[Marxism] Violent Protest Erupts at Chinese Toy Factory
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Dbachmozart at aol.com
Thu Jul 27 14:05:16 MDT 2006
Violent Protest Erupts at Chinese Toy Factory
By JIM YARDLEY
Published: July 27, 2006
BEIJING, July 27 — A violent protest erupted last weekend at a factory in
southern China that makes toys for McDonald’s, Disney and other Western
companies, as workers became so unruly that local police were called to the scene to
Word of the incident spread today when China Labor Watch, a New York-based
labor rights group, issued a news release describing a riot by more than 1,000
workers at the Hengli factory in the industrial city of Dongguan, who were
protesting low pay and poor living conditions.
By contrast, factory officials said the unrest was not about wages or
conditions at all, but instead was sparked by a disgruntled worker, according to a
distributor of the factory’s products.
Efforts this evening to contact people who work at the factory were
unsuccessful. A police officer in Dongguan confirmed by telephone that officers were
summoned to the factory, but he refused to describe what happened.
One description of the incident was posted at Tianya Club, a popular forum on
the Chinese Internet. The anonymous writer described a violent clash between
workers and security guards that spilled out of two dormitories. Workers
opened fire hydrants to push back the guards, the writer continued. Cars were
overturned and computers were smashed until the riot police finally took control of
The factory is owned by the Merton Company, based in Hong Kong, which
manufactures promotional toys and other products. Merton’s Web site lists Disney and
McDonald’s among its customers. China Labor Watch said it was told by workers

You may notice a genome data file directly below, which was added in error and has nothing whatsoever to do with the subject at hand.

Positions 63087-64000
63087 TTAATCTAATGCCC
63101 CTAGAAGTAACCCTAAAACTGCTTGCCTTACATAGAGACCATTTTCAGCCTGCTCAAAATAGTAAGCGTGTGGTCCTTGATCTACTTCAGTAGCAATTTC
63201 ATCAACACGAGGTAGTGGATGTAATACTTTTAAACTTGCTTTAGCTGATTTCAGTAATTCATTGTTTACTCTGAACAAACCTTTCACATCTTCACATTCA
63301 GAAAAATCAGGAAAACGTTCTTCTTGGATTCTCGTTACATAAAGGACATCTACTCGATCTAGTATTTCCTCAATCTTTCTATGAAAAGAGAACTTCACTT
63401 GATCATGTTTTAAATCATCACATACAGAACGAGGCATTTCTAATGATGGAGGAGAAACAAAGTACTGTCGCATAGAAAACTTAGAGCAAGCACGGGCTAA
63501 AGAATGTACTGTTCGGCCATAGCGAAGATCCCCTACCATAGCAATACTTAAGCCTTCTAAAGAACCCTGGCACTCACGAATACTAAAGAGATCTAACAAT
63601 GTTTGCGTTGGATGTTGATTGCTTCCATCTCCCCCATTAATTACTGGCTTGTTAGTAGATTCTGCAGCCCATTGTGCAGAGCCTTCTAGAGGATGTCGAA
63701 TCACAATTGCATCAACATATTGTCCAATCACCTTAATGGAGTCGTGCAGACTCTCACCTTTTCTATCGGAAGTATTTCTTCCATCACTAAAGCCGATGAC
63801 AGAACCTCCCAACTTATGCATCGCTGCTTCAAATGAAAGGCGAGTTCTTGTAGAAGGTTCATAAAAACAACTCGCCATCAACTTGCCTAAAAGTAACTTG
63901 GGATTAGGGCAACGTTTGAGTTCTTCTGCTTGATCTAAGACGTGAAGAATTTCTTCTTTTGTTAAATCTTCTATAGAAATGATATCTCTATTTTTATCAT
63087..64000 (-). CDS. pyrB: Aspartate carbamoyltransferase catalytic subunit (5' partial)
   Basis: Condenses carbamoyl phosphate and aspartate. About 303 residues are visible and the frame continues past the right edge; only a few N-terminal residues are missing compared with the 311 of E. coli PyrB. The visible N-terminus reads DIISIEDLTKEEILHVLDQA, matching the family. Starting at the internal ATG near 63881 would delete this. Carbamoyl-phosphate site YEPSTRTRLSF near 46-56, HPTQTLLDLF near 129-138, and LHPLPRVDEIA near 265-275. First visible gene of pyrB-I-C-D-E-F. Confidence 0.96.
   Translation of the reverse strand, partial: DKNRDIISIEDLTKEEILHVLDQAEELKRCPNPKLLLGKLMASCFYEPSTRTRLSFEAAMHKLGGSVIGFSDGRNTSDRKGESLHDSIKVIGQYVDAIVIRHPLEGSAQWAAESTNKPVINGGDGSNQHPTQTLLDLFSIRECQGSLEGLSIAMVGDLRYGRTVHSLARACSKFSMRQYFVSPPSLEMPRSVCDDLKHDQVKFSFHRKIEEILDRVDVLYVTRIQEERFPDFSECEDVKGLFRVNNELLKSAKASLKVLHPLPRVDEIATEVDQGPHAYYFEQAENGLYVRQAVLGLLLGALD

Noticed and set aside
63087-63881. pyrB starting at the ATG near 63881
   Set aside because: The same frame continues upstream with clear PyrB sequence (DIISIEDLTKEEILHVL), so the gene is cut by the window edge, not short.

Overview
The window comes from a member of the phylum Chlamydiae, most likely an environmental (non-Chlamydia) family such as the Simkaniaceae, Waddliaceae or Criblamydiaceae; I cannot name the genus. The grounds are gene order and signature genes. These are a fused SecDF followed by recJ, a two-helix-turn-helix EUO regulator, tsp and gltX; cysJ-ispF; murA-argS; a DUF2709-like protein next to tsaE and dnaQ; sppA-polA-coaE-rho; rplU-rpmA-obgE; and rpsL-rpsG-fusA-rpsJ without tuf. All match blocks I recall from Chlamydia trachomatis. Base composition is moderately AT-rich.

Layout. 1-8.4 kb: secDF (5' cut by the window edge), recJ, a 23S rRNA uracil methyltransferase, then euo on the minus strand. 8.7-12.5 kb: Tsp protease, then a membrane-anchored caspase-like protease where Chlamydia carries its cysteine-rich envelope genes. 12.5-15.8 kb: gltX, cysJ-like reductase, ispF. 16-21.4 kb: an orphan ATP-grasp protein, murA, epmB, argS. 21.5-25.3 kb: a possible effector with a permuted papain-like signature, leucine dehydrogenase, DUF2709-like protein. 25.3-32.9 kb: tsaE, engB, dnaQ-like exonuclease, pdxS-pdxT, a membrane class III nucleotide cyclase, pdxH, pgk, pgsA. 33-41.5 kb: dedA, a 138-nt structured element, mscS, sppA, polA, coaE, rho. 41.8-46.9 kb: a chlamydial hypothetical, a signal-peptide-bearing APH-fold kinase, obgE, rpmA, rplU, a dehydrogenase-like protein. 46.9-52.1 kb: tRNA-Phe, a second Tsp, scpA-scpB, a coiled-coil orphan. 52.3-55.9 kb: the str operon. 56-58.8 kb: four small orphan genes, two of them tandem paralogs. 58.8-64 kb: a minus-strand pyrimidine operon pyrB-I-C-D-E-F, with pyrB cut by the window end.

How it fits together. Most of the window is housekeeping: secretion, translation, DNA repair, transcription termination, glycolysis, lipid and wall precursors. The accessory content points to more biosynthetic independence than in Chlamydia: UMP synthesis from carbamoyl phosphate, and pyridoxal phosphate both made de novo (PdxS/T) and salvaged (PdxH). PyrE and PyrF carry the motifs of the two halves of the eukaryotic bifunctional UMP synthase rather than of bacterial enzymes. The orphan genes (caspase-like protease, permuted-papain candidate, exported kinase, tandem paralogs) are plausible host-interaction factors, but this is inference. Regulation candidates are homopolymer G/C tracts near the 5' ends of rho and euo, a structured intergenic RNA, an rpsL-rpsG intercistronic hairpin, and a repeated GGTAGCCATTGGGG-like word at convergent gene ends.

that roughly half of the toys made at the factory are supplied to McDonald’s,
presumably to be included in Happy Meal packages marketed to children.
Lisa Howard, director of corporate communications for McDonald’s, said her
company buys toys from the factory through an American distributor, Creata
Promotions. Ms. Howard said Creata was looking into the factory incident.
“We need to get more of the facts,” Ms. Howard said. “We want a full
investigation, and Creata has committed to that.”
Michael Lillioja, executive director of Creata, confirmed by e-mail that an
investigation was underway. His company issued a statement saying that the
incident “was not a wage or hour issue,” and quoted factory officials as saying
that a “disgruntled employee who was terminated” was responsible.
“Apparently,” the statement said, “that termination led to some of the
employee’s friends causing acts of vandalism at the plant, which required local
police to respond. We understand that arrests were made, and that the local
authorities responded appropriately.”
Merton officials in Hong Kong could not be reached for comment.
Members of the China Labor Watch staff said that eyewitnesses described the
protests to the group’s executive director, Li Qiang, over the telephone. The
group has been investigating Merton at least since 2001, when it issued a
report critical of the company’s labor policies.
In the statement released today, China Labor Watch said the protests happened
on Saturday and Sunday. Dozens of workers were arrested, and many others were
injured, the group said.
It said that workers at Merton’s plants often work 11 hours a day, 6 days a
week, with up to 70 hours a month in overtime on top of that. The rights group
accused the factory of violating a number of Chinese labor laws, including
provisions that limit overtime to 36 hours a month. Workers at the plant are paid
$71.75 a month, the minimum wage in Dongguan, but they must return
one-quarter of their earnings to the company for room and board, the rights group said.
“Tragedies such as the Merton riot were a result of the misguided social
policy that overemphasizes economic growth and neglects labor rights,” Mr. Li said
in a written statement.
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